Once you get that process, you get a coalition going, and you get a lot of ideas in the room. That's when the policy writing comes into it, because once you've got a formal proposal written out you can go to a local politician with your coalition's proposal and tell them what you want. Most of the time at the local level it turns out politicians really care because these are their local constituents. It's definitely harder at the Federal level. But at the state and local level, people have been surprised by what they can get done. So it happens, and it happens on a regular basis. It's just taking the first step that's so important, which is what Roosevelt is for.

Avery: It's never too early for some 2018 midterm speculation. What do you think turns people out to vote?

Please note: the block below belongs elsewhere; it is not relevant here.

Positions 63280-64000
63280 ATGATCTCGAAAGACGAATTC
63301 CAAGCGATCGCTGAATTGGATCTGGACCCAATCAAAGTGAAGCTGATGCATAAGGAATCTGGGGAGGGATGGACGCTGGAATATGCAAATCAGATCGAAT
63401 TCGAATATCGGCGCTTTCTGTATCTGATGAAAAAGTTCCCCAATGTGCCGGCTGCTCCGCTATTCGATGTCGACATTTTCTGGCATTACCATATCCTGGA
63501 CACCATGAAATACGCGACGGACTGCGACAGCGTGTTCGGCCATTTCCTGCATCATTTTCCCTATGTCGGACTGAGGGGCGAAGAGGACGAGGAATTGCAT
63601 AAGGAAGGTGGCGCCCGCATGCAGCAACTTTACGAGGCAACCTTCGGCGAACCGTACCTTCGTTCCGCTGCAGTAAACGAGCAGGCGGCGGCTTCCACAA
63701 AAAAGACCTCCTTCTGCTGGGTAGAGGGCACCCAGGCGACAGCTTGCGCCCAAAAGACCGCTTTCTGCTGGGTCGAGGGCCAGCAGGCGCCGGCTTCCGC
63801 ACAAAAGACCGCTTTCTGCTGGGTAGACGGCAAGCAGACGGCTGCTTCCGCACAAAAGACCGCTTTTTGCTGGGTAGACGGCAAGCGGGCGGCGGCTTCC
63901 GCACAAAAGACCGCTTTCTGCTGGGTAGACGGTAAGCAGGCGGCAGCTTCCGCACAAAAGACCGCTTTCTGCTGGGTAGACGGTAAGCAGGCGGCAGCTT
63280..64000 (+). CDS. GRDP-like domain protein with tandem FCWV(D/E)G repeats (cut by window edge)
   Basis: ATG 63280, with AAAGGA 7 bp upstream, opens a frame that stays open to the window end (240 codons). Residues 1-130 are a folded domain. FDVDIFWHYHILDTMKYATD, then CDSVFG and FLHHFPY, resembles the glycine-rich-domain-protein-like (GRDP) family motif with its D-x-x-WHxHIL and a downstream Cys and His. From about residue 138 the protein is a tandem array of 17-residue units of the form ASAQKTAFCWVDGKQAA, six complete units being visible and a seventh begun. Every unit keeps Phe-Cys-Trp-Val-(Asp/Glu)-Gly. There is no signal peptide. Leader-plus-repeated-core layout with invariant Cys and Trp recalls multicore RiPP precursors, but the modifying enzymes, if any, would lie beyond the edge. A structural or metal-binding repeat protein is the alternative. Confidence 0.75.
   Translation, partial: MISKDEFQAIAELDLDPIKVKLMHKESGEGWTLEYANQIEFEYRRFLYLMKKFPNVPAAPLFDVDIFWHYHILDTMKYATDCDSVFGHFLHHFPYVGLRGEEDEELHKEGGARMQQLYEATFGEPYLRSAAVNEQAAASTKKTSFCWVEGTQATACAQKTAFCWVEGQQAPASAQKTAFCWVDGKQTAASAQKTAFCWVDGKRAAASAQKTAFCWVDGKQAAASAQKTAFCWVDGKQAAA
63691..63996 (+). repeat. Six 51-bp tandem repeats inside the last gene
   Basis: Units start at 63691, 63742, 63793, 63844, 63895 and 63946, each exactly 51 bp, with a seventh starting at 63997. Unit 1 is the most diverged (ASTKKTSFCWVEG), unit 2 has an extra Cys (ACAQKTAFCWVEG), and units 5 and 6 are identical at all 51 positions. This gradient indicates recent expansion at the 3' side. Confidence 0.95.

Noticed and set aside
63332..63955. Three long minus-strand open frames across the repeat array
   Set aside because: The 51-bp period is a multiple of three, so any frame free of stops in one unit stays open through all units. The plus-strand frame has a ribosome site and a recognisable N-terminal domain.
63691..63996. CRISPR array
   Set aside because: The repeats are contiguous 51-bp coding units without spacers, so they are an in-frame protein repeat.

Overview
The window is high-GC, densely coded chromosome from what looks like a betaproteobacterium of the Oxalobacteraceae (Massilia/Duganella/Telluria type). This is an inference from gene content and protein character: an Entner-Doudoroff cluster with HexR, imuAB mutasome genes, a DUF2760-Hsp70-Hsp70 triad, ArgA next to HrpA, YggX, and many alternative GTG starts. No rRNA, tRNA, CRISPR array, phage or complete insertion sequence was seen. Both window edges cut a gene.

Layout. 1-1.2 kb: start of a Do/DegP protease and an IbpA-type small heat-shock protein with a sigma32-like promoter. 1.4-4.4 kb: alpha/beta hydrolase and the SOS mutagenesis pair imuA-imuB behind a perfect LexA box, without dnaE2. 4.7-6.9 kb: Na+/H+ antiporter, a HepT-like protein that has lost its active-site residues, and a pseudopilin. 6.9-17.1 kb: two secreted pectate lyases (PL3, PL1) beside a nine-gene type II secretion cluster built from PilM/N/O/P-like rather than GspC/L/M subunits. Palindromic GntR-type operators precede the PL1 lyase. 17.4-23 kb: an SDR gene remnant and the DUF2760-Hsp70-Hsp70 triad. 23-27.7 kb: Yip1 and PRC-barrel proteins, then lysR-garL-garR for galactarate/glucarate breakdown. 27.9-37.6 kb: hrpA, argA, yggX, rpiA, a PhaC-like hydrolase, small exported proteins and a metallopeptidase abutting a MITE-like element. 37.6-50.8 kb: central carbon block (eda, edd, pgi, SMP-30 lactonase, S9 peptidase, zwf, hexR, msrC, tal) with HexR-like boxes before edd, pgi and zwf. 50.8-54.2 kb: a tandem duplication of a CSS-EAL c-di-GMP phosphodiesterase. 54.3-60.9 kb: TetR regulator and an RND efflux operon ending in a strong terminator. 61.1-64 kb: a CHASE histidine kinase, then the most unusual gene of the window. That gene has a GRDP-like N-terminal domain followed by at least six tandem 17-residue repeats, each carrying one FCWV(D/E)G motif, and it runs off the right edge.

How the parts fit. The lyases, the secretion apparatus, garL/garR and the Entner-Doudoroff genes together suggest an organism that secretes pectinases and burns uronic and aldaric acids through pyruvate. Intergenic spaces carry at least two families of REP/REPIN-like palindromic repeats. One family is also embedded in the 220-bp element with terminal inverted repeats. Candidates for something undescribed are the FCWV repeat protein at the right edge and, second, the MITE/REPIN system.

Owen: You have to have a policy base to turn people out. That's my biased opinion because I'm a policy person, but of course you also need charisma. Hillary Clinton was no slouch on policy, she turned out dozens of policy memos, she's been doing that since she was First Lady of Arkansas. But you need to convince people the policy is the best thing. If it's just a top-down process and you just sat in a room to decide it, that won't fly. People will ask why they weren't heard. Of course, interest groups also matter, so you'll want to bounce it off them. Not necessarily corporate lobbyists, but you know, advocacy groups in general. You have got to get that investment, and that's the key. Roosevelt has a tagline; because it matters who writes the rules. You can see it on all our laptops, we've got stickers with that line. Something you've got to do with a policy is sell it, and if you do that, people get excited about policy! If you don't, it's just a piece of paper that gathers dust.